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Good Signs and Bad


Last Friday I had lunch plans with my father. We’d talked about it a week before, and I’d settled on Bayona because it’s been a while since we’d been there and he could walk there from his office downtown. They were booked. “There’s a conference in town,” the young woman said by way of explanation.

I’d have loved to dine there, but I am happy when I hear that a restaurant is booked, and I’d waited until Thursday to make the reservation, so it was totally my fault. I tried a few other places, mainly new restaurants in hotels downtown, and each was also booked.

It all worked out for the best because we had lunch at Lilette (which happened to have two seats open but was otherwise booked, too) and it was good as it always is.

My father did what I typically do: He ordered three appetizers – the grilled beets with goat cheese, the escargot with Calvados cream and the sizzling shrimp. He wasn’t crazy about the snails, but I thought they were excellent, and it’s not like you see the things prepared with anything other than garlic, butter and some sort of herb for the most part. Which is fine, but I liked the Calvados and the mushrooms in the dish.

I started with a crudo special; enjoyed some of his snails and some of his beets; and ended with the duck confit Landaise salad, which involves escarole, potato cubes fried in duck fat and little disks of fried bone marrow in a cornmeal crust. I’m not a salad-for-lunch fellow for the most part, but I’d have it again. The escarole has that bitterness that somehow makes you forget that the duck was cooked in its own fat, and that fried bone marrow is, well, fried bone marrow.

They also have a drink on the menu that is a negroni made with mezcal instead of gin, and I thought it was pretty good.

So, that’s the good news: that some restaurants at which I tried to make a reservation for lunch this past Friday downtown and in the French Quarter were booked solid. And they were booked solid because there were people in town for a conference, which is a good sign for us. It was also good to see Lilette as busy as it was because I believe 90% of the diners were local. But that’s an incredibly small sample of the restaurants in New Orleans.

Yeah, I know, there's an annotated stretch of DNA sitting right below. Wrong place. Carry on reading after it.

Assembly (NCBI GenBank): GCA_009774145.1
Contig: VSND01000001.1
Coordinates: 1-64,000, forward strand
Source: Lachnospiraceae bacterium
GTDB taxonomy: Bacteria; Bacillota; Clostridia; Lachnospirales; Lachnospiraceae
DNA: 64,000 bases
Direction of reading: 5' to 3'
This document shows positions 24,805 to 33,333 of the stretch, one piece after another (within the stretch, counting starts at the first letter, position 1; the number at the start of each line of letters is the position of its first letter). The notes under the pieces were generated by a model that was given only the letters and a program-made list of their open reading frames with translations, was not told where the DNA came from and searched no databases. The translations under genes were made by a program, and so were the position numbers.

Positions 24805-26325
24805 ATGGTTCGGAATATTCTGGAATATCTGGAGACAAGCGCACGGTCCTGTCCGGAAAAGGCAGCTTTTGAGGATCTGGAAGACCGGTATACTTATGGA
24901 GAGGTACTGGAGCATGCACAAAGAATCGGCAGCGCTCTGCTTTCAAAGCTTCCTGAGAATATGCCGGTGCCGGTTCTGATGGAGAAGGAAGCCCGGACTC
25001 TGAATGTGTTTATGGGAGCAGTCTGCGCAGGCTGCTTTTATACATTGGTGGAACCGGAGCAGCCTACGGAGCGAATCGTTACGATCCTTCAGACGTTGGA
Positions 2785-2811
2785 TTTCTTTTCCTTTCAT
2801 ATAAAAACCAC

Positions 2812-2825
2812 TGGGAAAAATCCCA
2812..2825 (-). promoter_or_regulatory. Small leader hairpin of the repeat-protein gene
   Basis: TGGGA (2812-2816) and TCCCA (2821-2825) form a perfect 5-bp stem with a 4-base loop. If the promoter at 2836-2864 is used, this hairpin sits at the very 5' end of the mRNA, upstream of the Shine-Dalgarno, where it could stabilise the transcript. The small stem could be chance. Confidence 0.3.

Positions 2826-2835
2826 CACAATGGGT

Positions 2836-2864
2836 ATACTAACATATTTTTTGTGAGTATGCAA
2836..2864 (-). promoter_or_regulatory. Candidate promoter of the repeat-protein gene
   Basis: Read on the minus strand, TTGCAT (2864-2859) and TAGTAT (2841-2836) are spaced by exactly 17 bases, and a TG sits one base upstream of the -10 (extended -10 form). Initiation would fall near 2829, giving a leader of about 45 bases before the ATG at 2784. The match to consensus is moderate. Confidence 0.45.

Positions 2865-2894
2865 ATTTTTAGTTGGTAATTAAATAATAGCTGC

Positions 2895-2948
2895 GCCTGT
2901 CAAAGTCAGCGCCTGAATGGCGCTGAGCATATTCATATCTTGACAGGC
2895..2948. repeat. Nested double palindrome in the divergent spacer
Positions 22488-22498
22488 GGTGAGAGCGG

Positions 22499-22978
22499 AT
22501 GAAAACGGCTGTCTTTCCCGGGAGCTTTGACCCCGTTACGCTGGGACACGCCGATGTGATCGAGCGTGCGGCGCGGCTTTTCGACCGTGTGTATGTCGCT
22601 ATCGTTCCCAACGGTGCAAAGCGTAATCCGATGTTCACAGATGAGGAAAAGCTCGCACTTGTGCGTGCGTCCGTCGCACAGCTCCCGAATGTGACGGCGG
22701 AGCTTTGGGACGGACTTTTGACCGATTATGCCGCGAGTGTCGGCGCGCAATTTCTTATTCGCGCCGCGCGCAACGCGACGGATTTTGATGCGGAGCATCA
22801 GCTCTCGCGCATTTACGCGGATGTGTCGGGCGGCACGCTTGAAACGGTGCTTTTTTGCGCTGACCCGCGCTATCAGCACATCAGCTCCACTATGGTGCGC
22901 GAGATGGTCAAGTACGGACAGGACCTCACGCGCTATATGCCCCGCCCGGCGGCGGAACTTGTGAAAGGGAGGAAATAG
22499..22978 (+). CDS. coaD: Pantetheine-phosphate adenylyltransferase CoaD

There’s other news. Ian McNulty wrote recently about the inequities in the federal Restaurant Revitalization Fund, and it’s sobering. Unfortunately, it’s not something I haven’t heard for months and months.

There was a lot of money thrown around over the past 18 months, and it did a lot of good. It didn’t reach everyone, though, and it’s hard to figure out why. There’s still money available, too, but where is it going?

There’s a bill to pump more money into the fund, and Louisiana Senator Bill Cassidy is one of the co-sponsors. Senator John Kennedy voted for the bill that funded the program initially but hasn’t agreed to the second. Look, I understand that the government has limited resources. The government should have limited resources. We’re all supposed to pull our own weight and pick ourselves up by our bootstraps, but in this instance, when the damage to the hospitality industry was caused, in part, by the government’s COVID-related mandates, when we start trying to fix things, let’s start by helping small businesses that form the backbone of our economy.

I am also not suggesting that any government mandate was unnecessary or that things should have been done differently. I have no doubt that people will assess the way our society reacted to the pandemic in great detail in the future, and I suspect that the weight of opinion will come down on “they should have done more” rather than “they overreacted.”

But the point of all of the limitations under which we’ve lived for the past 18 months was to pull together and do what we could to stem the spread of a deadly virus. We have been wearing masks not to protect ourselves but to protect other people from us, should we unknowingly have been infected. The ban on large gatherings was not because the government hates fun but because large gatherings are a significant cause of the spread of the virus.

I guess what I’m saying is that we’ve all put up with a lot, but the hospitality industry has been hit even harder. Maybe there are just too many restaurants, bars, hotels and music venues. Maybe we shouldn’t be focused on the pleasures of the table or having a drink with friends or seeing live music now. If that’s your take, I feel sorry for you.

I’d like to resume having those sorts of experiences, and I’m afraid that when I’m allowed to, a lot of the places I’d like to visit won’t be there anymore. I hope that won’t be the case and that as a society we decide that our hospitality industry is important enough to support.



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